I was gone from the Internet for 6 days…and I survived! Shocking, I know. Simpli survived and things went smoothly for the week thanks to Seth, Ben, and Mike all picking up where I left off. I also made some great personal decisions while I was at Burning Man and partied hard. I had a lot of fun. I definitely would say it was a good week. 🙂
But since this blog isn’t about Burning Man, let’s move on. The most interesting recent development in my life is my new(ish) obsession with poker. Digging back through my blog, I realize I haven’t posted about online poker since March.Â Two bigÂ things have changed since March:
1) I stopped playing online tournaments and started playing cash games. This was the biggest change I made. The tournaments were tough; the smaller buy-inÂ tournaments were full of people who would play any two cards, which made them more likely to suck out on me. You can’t play well against a completely unpredictable player (Doyle Brunson calls them “loose cannons.”) The larger buy-in tournaments were nearly unaffordable, and were sometimes also full of loose cannons and otherwise full of really, really good players.
2) I started reading poker strategy. I mean not just reading a little bit, but obsessively. I learned how to calculate odds and outs on the fly. I learnedÂ how to account for styles of different players. And then, after reading Doyle Brunson’s “Super System” book to the pointÂ where I could quote every good point he made, something started to change.
I started to win.
As I gained steam, I went into higher andÂ higher-limit cash tables. (I always play no-limitÂ hold’em, but the cash tables have limits on how much cash you can bring to the table.) Currently I’m playing $100Â max tables and I bring $50 to the table. I’ll likely start playing the $200 max tables and bring $100 to the table soon.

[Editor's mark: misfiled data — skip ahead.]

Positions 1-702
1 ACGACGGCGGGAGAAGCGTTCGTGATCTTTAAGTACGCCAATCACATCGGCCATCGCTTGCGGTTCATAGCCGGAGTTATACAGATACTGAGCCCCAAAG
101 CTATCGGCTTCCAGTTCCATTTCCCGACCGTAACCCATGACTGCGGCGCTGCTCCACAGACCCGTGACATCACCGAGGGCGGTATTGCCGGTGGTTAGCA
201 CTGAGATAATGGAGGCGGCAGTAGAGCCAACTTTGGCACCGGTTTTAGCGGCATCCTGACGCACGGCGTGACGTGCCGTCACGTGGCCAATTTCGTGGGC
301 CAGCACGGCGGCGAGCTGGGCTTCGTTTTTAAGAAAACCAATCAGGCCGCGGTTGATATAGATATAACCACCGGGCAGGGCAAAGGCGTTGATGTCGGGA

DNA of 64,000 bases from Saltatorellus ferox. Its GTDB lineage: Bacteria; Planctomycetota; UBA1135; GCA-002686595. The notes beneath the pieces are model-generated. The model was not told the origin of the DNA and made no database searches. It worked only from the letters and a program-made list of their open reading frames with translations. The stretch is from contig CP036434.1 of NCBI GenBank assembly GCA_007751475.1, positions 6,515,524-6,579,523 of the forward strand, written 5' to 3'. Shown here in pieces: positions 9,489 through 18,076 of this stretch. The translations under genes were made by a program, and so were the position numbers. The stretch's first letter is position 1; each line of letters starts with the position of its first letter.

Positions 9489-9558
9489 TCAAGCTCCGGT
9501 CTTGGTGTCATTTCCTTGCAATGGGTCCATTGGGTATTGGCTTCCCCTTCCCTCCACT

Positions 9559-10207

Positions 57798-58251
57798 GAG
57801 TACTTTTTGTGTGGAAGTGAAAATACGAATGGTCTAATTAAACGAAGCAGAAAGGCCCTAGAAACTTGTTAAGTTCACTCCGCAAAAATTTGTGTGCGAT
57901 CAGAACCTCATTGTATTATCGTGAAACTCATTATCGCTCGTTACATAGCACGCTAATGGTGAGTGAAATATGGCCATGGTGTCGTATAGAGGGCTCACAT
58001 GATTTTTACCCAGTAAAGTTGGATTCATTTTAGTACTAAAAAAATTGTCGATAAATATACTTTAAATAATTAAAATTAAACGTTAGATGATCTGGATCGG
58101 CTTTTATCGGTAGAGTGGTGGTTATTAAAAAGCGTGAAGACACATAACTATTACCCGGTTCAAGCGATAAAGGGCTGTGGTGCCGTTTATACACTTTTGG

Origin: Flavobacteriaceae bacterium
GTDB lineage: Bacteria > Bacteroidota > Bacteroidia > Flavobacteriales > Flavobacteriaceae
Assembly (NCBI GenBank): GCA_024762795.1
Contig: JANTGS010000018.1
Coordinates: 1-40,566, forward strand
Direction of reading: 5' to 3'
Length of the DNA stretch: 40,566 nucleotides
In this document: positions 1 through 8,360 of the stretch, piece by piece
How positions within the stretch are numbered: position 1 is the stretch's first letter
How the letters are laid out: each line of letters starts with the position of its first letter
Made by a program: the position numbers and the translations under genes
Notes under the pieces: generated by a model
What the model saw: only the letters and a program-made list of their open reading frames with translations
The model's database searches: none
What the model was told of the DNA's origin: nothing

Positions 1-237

Even accounting for the week I spent at Burning Man, in the past 30 days I’ve made over $1000 playing poker online, and I’m averaging $150-$300 profit a night. I typically play for 2-4 hours late at night. When I start getting tired, I set a goal for myself (“I’ll play until I hit $250” was my goal last night, with a total of $100 invested, and last night was one of my worst poker nights in the past month). Once I hit that goal, IÂ bow out for the night. (Last night I logged off with $257.20.)
True to my word, I’m using all poker winnings to pay off debt. I have a system there, too: I let my account hit $1200, and then withdraw $1000 and EFTÂ it to my checking account, where I then push it into debt payments. Last night I withdrew my first $1000.
For right now, poker is a fun “side job” that’s definitely more interesting to me than taking contract workÂ or doing web dev. In all honestly, with as little as I pay myself from Simpli, an extra $1000 or $1500 a month will go a LONG way. Right now my goal is to make $1000 a month and use that to pay down debt quickly so I can be debt-free before the end of the year. That’s a tough goal, but depending on how much I win and whether I get a roommate, I might actually make it.
Realistically, I know poker could be my entire life. I know that I am, right now, a very good poker player. If I wanted to continue to obsessively study for the next year or so, I would — no question — have what it takes to go pro. However, I don’t think I’m interested in the pressure that arises to make rent from playing poker. I’m pretty sure at this point that I just want to leave it as a fun side job, butÂ not use it to pay any of my day-to-day expenses. But, as S pointed out, $200 a day x 365 days a year = $73,000. Not bad for a couple hours’ work.